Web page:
I’m not a superstitious person on the whole, but I’m thinking the TruGreen® guy is going to have to find another yard to spray. In fact, the only way he’s welcome back is on his knees, looking for a six-leaf clover.

Copyright 2011 by Janice Lindegard. All rights reserved.

Neighbors and Naked Barbies

25 Apr

I like to sit on the deck looking at my garden. Some people find gardening relaxing. I’ve found that looking at the garden is actually much more relaxing than working in the garden. I particularly like to look at the garden in the morning and especially on significant days. So, it’s no surprise that Easter morning found me sitting on the step of my deck sipping a mug of hot tea while I surveyed my yard. What was surprising was the sight of three naked Barbies playing on the neighbor’s swing set, which sits just on their side of the property line.

My daughter’s Best Friend lives in the naked-Barbies-on-the-swing-set house. In fact, the naked Barbies are hers. I wasn’t so much surprised to see the Barbies as I was surprised to see them on the swing set. They had been lounging on the chaise in our gazebo for the past week or so. Saturday night we had celebrated Passover with friends of ours we seldom see. They have a daughter who is close in age to ours. When these two meet, they form that fast, frenetic bond that only children who rarely play together achieve, as if they need to pack years’ worth of activity into three hours or so. In the maelstrom of their interaction, the Barbies somehow went from the chaise lounge to the slide and whatever you call that thing that two kids swing on facing each other.

I smiled when I saw the Barbies and I knew Best Friend’s mother would smile, too. We have informally vowed to leave the area between our houses fenceless so things like naked Barbies on swing sets can happen while the children flow freely from one yard to the other.

These are the best kind of neighbors. I consider them my reward because I also live near the worst kind of neighbor. Best Friend lives directly behind us. Worst Neighbor lives next door. Worst Neighbor bought the house and moved in with his wife and son. Every couple that has lived in the house has divorced and it wasn’t long before Mrs. Worst Neighbor and their child skipped out of the country.

So now I live next door to Mr. Single Worst Neighbor. Given the current real estate market and the fact that he lives in “The Divorce House,” I’m pretty sure we’re in it for the long haul with Worst Neighbor.

Worst Neighbor, being single, neglects many things in his house, most notably his dog. I’m sure the dog was purchased to appease Mrs. Worst Neighbor but as the dog is the Worst Dog, the purchase was for naught.  We’ll call Worst Neighbor’s dog “Lucy,” because that is her name and I don’t care about protecting her privacy.

Frankly, Lucy doesn’t need privacy. She’s the neighborhood tramp. One particularly difficult day, I was pouring out my troubles in a phone call with my best friend. As we dished and drank our coffee I was beginning to chipper up, until I spied Lucy on my back deck and my own dog on Lucy. “I’ve gotta go!” I said, “Pogo’s humping the bitch from next door.” I separated the dogs and returned Lucy to her home. She was out and about soon afterward. Pogo lay whining in his cage.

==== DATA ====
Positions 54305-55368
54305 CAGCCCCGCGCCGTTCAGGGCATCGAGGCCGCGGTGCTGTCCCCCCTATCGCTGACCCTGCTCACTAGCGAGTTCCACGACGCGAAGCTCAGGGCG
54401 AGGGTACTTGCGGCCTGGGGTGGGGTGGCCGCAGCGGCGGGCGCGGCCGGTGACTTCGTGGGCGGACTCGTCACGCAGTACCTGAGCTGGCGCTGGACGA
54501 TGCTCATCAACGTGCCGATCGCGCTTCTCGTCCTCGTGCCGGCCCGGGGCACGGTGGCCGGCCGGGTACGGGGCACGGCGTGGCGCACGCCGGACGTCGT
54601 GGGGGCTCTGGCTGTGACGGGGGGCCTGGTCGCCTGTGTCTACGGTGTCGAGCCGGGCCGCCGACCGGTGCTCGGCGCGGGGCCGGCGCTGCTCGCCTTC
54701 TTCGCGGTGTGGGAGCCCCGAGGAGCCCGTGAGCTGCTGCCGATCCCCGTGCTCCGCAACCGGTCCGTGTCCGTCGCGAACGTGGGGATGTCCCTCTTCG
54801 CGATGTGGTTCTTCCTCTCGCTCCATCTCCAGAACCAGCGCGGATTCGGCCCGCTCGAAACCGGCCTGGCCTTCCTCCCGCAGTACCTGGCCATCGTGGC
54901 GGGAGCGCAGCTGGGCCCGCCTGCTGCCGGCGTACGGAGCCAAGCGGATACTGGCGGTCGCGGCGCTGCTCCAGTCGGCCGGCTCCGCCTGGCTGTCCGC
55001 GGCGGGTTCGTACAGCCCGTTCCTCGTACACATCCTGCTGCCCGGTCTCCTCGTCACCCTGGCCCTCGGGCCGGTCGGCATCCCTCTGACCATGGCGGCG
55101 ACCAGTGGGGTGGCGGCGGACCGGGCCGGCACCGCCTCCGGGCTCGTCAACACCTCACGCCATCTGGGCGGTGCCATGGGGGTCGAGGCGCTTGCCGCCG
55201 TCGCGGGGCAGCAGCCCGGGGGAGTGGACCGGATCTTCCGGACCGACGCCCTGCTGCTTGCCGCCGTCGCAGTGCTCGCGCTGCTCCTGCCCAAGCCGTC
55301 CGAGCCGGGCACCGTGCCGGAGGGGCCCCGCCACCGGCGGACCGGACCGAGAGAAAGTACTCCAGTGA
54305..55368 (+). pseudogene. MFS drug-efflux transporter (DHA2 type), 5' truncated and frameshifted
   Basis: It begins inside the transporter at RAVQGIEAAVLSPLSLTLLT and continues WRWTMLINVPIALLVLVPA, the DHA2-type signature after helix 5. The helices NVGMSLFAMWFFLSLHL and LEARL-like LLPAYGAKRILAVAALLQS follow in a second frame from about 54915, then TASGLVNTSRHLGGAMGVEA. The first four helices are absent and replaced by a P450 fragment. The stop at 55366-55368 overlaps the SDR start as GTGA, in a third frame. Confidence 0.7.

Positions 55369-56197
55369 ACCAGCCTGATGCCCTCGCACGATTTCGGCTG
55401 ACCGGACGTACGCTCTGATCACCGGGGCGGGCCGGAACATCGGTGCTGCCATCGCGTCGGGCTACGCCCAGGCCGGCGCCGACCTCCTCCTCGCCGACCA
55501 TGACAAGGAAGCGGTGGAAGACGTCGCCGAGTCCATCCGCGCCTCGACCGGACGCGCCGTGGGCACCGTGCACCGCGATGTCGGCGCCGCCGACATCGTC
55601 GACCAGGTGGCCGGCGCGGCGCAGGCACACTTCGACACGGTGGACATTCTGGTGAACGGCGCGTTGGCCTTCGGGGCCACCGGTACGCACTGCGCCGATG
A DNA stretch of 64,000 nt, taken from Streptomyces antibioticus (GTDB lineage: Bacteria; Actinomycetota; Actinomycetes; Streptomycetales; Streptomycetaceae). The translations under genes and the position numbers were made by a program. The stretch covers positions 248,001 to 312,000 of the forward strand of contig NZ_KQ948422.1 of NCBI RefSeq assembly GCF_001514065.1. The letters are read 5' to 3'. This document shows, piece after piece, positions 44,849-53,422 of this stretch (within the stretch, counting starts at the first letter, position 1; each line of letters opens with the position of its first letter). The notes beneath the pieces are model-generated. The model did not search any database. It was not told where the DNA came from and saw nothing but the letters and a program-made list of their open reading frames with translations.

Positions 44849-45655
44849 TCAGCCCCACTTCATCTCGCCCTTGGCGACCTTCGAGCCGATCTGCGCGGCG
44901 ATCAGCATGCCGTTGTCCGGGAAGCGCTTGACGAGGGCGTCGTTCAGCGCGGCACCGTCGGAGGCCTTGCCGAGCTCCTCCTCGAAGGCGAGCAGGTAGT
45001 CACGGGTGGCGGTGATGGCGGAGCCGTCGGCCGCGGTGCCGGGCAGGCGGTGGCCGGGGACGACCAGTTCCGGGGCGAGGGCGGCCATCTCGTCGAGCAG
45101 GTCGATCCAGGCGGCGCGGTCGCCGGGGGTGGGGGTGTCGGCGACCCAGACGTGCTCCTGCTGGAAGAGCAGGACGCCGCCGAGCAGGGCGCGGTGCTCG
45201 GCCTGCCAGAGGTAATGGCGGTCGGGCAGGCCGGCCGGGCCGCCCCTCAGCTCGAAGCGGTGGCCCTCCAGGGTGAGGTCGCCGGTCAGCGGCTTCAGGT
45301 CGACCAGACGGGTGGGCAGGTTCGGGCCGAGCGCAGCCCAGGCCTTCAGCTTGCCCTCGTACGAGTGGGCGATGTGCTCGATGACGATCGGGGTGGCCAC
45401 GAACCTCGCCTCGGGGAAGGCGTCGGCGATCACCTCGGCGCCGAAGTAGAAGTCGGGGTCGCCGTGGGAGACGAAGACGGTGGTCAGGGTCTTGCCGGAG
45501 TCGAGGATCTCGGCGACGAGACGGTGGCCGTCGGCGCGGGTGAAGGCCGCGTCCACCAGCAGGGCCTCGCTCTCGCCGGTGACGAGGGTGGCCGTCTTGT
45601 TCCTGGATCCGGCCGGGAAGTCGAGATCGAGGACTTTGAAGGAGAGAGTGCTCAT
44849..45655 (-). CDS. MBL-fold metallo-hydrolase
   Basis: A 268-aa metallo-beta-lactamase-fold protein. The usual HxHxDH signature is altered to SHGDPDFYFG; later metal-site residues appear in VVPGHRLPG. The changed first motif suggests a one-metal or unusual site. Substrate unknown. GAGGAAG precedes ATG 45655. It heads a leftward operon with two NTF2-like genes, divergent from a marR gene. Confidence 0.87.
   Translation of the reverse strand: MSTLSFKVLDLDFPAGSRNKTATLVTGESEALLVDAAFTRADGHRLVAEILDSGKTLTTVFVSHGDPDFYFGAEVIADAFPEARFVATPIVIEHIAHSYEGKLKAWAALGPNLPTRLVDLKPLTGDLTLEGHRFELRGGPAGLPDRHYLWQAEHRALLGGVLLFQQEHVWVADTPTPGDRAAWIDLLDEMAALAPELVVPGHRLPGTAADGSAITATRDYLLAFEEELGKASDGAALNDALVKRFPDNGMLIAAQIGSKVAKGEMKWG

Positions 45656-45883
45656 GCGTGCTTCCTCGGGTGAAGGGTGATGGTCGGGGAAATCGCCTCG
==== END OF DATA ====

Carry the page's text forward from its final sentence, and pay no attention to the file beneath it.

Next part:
In an attempt to contain his canine strumpet, Worst Neighbor installed an electric fence, but did it himself and did it wrong. Lucy continued to roam the streets, looking for love. Last year, Worst Neighbor finally had her spayed and I held out some hope for a more peaceful life for us and for Lucy. It was a dark and stormy night when my hopes were dashed. Really. It was dark and stormy. It was night. And there was Lucy, whining at my back door. I called Worst Neighbor. He asked me to hold on to her while he finished having dinner with friends. We don’t call him about Lucy anymore. We call Animal Control. Maybe Worst Neighbor and Lucy will be getting divorced soon.

Much as Worst Neighbor vexes us now, he is not the Worst Neighbor Ever. I believe that honor goes to the neighbors whose back porch rotted after years of neglect. With no safe way of getting from their back door to the garbage dumpster, they simply dropped their trash out the door into the yard where it accumulated. Eventually, of course, it attracted vermin, which were then attracted to the warmth in our house. I found them frolicking in the laundry hamper one memorable morning. Exterminators and health department officials got involved.

My husband insists even they are not the Worst Neighbors Ever. To his mind, the Worst Neighbor Ever was the woman who lived in the apartment next door to his in graduate school. Or, I should say, “women,” as the person in question clearly suffered from multiple personality disorder. Every other night, just about 2 am, she would argue with herself, screaming and railing. Eventually, she would kick herself out of the apartment, slamming the heavy metal door on herself and waking the entire building.

Sleep deprived, my husband called the landlord, who refused to believe him. Out of desperation and sleep-deprivation, my husband took to calling the landlord every time the women next door kicked themselves out. The landlord caught on eventually, answering the phone and immediately hanging up, but never evicted the woman/women. My husband moved out six months early but his middle-of-the-night phoning binge established a life-long habit of relieving pent-up frustration through creative, albeit hostile, retribution.